In 2015, they built an app and launched a service called Text Rex, a phone number users can text with specific parameters (“Where should I take a group of 20 for my 30th birthday?”); a real-live Infatuation employee texts back with a recommendation that fits the bill.

Husband-and-wife lawyers Nina and Tim Zagat, founders of the eponymous guides, in 2008. They are mentoring the young team put in place by The Infatuation, which bought the brand in 2018 from Google

Husband-and-wife lawyers Nina and Tim Zagat, founders of the eponymous guides, in 2008. They are mentoring the young team put in place by The Infatuation, which bought the brand in 2018 from Google © Giacinta Pace/NBC NewsWire

Yet, in a media-focused industry accustomed to page views and ad revenue, it was difficult for the young brand to pitch the value of their community and product: it took them more than a year to raise their first $1m.

Efforts to monetise continue. In 2018, the company put on 65 events, including EEEEEATSCON in both New York and Los Angeles, selling more than 17,000 tickets at $30 each. In New York this month, The Infatuation moved Text Rex behind a paywall, offering superfans a $49 annual membership for the service as well as other perks.

But as the website expanded across 12 cities, it faced criticism from food-industry insiders. The Infatuation’s team don’t mingle with chefs, says Stang, and always work from the perspective of a diner.

“A lot of people think we shouldn’t have the seat at the table we have,” he says. “People felt we weren’t respecting their craft. We’re not food writers. We’re just two guys who know restaurants really well and want to communicate that to you.”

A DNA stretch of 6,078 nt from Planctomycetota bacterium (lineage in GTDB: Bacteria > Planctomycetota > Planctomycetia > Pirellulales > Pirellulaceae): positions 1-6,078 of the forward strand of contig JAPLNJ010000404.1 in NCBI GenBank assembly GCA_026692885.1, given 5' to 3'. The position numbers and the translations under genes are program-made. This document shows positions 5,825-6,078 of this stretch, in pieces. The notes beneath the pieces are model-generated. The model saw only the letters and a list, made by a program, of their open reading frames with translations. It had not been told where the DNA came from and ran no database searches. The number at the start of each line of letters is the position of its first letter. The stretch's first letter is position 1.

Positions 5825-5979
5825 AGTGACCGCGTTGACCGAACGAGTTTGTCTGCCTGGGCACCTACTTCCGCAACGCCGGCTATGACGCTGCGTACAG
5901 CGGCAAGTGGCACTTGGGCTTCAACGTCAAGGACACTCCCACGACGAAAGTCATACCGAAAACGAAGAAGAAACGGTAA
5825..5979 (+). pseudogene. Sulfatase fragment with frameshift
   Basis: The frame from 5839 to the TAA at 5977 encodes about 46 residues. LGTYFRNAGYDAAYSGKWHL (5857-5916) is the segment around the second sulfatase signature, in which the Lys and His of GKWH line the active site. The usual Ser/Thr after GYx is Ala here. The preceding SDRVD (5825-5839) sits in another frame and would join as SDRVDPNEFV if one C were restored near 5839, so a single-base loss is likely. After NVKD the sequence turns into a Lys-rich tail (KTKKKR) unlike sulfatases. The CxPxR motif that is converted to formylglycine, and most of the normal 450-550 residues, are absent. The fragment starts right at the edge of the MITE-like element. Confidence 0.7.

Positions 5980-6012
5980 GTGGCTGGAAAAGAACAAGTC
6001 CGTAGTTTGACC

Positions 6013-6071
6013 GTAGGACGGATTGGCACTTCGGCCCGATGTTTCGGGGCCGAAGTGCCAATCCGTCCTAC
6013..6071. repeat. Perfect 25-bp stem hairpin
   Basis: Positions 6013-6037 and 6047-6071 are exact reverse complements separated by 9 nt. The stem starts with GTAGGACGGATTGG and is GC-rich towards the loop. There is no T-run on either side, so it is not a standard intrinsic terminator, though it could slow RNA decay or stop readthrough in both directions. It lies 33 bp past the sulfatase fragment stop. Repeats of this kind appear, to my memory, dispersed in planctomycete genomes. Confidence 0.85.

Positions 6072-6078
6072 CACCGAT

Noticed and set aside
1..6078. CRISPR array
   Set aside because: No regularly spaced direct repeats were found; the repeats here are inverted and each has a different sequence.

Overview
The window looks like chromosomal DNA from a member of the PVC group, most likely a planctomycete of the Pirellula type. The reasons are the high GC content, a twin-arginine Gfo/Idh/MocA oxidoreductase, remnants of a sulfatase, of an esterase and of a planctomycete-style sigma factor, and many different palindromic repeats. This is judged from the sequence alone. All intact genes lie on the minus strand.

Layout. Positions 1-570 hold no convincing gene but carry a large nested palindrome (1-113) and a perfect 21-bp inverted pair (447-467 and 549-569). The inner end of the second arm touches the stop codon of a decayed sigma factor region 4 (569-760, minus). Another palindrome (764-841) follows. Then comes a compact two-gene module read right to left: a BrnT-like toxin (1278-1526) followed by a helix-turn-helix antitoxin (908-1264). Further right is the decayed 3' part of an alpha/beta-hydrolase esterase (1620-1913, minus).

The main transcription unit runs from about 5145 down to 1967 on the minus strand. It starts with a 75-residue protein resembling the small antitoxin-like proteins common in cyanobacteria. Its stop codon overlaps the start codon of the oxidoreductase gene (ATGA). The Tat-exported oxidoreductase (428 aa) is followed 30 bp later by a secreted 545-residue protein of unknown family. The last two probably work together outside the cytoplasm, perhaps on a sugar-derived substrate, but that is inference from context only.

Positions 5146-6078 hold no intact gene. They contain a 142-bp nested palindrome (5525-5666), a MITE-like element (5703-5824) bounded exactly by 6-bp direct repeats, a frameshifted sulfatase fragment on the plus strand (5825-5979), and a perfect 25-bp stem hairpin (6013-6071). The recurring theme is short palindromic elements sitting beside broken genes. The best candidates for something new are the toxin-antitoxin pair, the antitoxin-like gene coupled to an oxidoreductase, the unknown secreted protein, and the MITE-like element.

Over breakfast with Nina and Tim Zagat at Nougatine, in a building owned by their former acquaintance Donald Trump (Tim apologises for this but insists the French toast is the best ever), they are careful not to speak in specifics about their years under Google or their departure.

It is clear that the tech behemoth, obsessed with data-driven solutions, was not the best fit for the heavily curated and scrupulously edited guides.

Zagat reviews were known for their quips from diners such as, “If this place doesn’t get you laid nothing will.” Only restaurants worth visiting were listed, but the guide also ran notable out-takes on flops with “delusions of adequacy”. “We thought it was important to be fun to read,” says Nina.

The Zagats are no longer involved with their company but they mentor the new, young team. “It’s like Zagat 30 years ago,” says Nina. Above all, they hope the brand will stay fun and reliable.

Meanwhile, Stang sees Zagat as the logical next step for his company. Whereas The Infatuation has a singular voice, knows what it likes and doesn’t care what anyone else thinks, Zagat will be the opposite, generated once again by readers using a ratings system and curated by pithy editors.

Stang’s immediate focus is the New York City dining guide for 2020, which will be published next month. (The original guides have been out of print since 2016.)

Though Stang says he no longer wears hoodies to the office, the acquisition of Zagat still has some start-up characteristics, not least his unrelenting optimism that the older brand can be resuscitated in a world where its competitors are now billion-dollar tech companies.

“The landscape for Zagat now is totally different to when it came to such pre-eminence,” says Harden. “It’s now only a baby-league big brand, which will have to survive next to all these global colossi.”